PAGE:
what we’ll be reading this fall: Editors’ Picks, Part two
With so many great titles publishing this fall, we couldn’t resist posting a second list of our most anticipated reads.
Call Them By Their True Names: American Crises (and Essays), by Rebecca Solnit
Haymarket Books, September 2018
“In this powerful and wide-ranging collection, Solnit turns her attention to battles over meaning, place, language, and belonging at the heart of the defining crises of our time. She explores the way emotions shape political life, electoral politics, police shootings and gentrification, the life of an extraordinary man on death row, the pipeline protest at Standing Rock, and the existential threat posed by climate change.
The work of changing the world sometimes requires changing the story, the names, and inventing or popularizing new names and terms and phrases. Calling things by their true names can also cut through the lies that excuse, disguise, avoid, or encourage inaction, indifference, obliviousness in the face of injustice and violence.”
Home After Dark, by David Small
McClelland & Stewart, September 2018
“After his mother abandons the family, thirteen-year-old Russell Pruitt moves with his Korean War veteran father to a small town in southern California. Eager to fit in and figure out the mystifying rules of being a man, he succumbs to the sway of boys more feral than himself--leading to an act of betrayal that will have devastating consequences. Told through cinematic artwork that will transfix readers with its visceral potency and grace, Home After Dark is a mesmerizing evocation of a boy's struggle to survive the everyday brutalities of adolescence, and forge his own path to manhood.”
Refuse: CanLit in Ruins, Edited by Hannah McGregor, Julie Rak, and Erin Wunker
Book*hug, November 2018
“CanLit—the commonly used short form for English Canadian Literature as a cultural formation and industry—has been at the heart of several recent public controversies. Why? Because CanLit is breaking open to reveal the accepted injustices at its heart. It is imperative that these public controversies and the issues that sparked them be subject to careful and thorough discussion and critique.
Refuse: CanLit in Ruins provides a critical and historical context to help readers understand conversations happening about CanLit presently. One of its goals is to foreground the perspectives of those who have been changing the conversation about what CanLit is and what it could be. Topics such as literary celebrity, white power, appropriation, class, rape culture, and the ongoing impact of settler colonialism are addressed by a diverse gathering of writers from across Canada. This volume works to avoid a single metanarrative response to these issues, but rather brings together a cacophonous and ruinous multitude of voices.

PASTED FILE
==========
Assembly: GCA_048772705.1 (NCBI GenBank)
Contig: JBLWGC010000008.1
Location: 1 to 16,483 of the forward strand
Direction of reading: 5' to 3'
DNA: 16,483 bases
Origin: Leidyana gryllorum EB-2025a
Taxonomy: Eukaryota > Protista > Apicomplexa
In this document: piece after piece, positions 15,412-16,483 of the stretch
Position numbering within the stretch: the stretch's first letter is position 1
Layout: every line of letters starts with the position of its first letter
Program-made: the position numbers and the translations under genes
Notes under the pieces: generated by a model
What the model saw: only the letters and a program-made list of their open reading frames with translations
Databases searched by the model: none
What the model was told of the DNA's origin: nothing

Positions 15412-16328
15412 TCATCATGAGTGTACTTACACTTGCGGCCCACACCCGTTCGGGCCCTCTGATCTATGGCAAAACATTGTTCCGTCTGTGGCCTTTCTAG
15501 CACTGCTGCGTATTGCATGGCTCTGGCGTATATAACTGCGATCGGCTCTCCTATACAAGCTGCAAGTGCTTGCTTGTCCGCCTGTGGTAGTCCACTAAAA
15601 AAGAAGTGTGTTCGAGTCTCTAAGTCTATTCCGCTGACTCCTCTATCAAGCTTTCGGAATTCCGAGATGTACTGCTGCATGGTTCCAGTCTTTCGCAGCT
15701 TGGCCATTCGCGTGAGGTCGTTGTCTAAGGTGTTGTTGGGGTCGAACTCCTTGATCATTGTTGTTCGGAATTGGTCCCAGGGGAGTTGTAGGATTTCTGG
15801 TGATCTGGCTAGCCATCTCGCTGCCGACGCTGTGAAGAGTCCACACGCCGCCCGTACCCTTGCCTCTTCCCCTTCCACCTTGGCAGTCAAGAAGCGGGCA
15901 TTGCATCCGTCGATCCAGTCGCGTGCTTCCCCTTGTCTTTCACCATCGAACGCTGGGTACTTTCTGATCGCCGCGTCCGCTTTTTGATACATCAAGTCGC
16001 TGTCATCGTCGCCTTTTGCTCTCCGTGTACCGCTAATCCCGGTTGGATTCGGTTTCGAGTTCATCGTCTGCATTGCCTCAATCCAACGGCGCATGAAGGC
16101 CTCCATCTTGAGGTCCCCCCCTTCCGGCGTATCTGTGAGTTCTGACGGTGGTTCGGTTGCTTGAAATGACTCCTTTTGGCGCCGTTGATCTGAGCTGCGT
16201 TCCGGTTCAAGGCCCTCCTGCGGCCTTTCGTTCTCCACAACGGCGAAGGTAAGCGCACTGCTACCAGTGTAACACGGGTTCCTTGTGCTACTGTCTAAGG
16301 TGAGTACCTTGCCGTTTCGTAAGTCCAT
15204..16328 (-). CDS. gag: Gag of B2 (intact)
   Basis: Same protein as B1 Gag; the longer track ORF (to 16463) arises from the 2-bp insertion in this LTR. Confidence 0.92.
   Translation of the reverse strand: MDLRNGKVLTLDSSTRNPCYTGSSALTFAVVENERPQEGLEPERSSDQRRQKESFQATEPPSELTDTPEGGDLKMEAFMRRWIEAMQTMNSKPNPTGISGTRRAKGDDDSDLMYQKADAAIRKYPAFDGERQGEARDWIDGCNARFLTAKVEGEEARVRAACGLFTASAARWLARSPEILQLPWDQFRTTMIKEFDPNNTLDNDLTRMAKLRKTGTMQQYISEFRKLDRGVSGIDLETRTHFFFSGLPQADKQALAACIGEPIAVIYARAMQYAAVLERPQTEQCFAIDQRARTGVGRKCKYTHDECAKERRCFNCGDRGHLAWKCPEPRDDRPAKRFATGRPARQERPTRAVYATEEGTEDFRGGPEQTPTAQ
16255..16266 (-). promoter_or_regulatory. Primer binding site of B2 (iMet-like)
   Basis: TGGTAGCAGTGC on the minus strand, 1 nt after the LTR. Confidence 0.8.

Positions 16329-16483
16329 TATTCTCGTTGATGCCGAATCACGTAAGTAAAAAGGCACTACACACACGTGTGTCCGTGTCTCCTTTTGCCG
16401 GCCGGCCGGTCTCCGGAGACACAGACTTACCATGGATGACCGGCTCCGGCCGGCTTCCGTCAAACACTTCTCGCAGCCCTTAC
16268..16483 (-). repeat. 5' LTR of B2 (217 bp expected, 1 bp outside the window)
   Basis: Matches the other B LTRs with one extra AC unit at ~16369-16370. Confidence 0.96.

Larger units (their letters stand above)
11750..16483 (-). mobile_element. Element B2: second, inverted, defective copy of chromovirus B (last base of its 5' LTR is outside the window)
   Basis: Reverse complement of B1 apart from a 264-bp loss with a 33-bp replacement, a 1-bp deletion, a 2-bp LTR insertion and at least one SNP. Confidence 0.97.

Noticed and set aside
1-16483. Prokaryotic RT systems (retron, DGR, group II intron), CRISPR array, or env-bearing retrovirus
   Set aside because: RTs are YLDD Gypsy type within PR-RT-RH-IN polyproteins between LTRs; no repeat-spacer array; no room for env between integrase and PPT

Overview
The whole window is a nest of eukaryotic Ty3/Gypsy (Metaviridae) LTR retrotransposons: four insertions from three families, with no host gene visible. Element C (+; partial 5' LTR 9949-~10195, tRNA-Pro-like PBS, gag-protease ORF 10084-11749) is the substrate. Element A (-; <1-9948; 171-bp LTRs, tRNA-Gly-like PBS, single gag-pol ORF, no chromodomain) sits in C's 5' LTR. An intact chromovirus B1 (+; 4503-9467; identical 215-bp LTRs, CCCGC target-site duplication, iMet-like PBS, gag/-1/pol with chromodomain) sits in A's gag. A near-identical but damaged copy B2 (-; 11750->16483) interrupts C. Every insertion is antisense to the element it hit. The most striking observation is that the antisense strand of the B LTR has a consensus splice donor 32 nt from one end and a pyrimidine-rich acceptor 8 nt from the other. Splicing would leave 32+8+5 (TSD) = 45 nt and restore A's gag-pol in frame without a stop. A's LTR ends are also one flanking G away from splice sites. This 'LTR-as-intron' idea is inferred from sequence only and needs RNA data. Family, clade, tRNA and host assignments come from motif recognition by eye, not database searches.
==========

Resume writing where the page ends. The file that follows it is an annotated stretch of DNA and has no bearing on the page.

With contributions by: Zoe Todd, Keith Maillard, Jane Eaton Hamilton, kim goldberg, Tanis MacDonald, Gwen Benaway, Lucia Lorenzi, Alicia Elliott, Sonnet l’Abbé, Marie Carrière, Kai Cheng Thom, Dorothy Ellen Palmer, Natalee Caple & Nikki Reimer, Lorraine York, Chelsea Vowel, Laura Moss, Phoebe Wang, A.H. Reaume, Jennifer Andrews, Kristen Darch & Fazeela Jiwa, Erika Thorkelson and Joshua Whitehead.”
French Exit, by Patrick DeWitt
House of Anansi, August 2018
“Frances Price — tart widow, possessive mother, and Upper East Side force of nature — is in dire straits, beset by scandal and impending bankruptcy. Her adult son Malcolm is no help, mired in a permanent state of arrested development. And then there’s the Price’s aging cat, Small Frank, who Frances believes houses the spirit of her late husband, an infamously immoral litigator and world-class cad whose gruesome tabloid death rendered Frances and Malcolm social outcasts.
Putting penury and pariahdom behind them, the family decides to cut their losses and head for the exit. One ocean voyage later, the curious trio land in their beloved Paris, the City of Light serving as a backdrop not for love or romance, but self-destruction and economic ruin — to riotous effect. A number of singular characters serve to round out the cast: a bashful private investigator, an aimless psychic proposing a seance, a doctor who makes house calls with his wine merchant in tow, and the inimitable Mme. Reynard, aggressive houseguest and dementedly friendly American expat.
Brimming with pathos and wit, French Exit is a one-of-a-kind 'tragedy of manners,' a riotous send-up of high society, as well as a moving mother/son caper which only Patrick deWitt could conceive and execute.”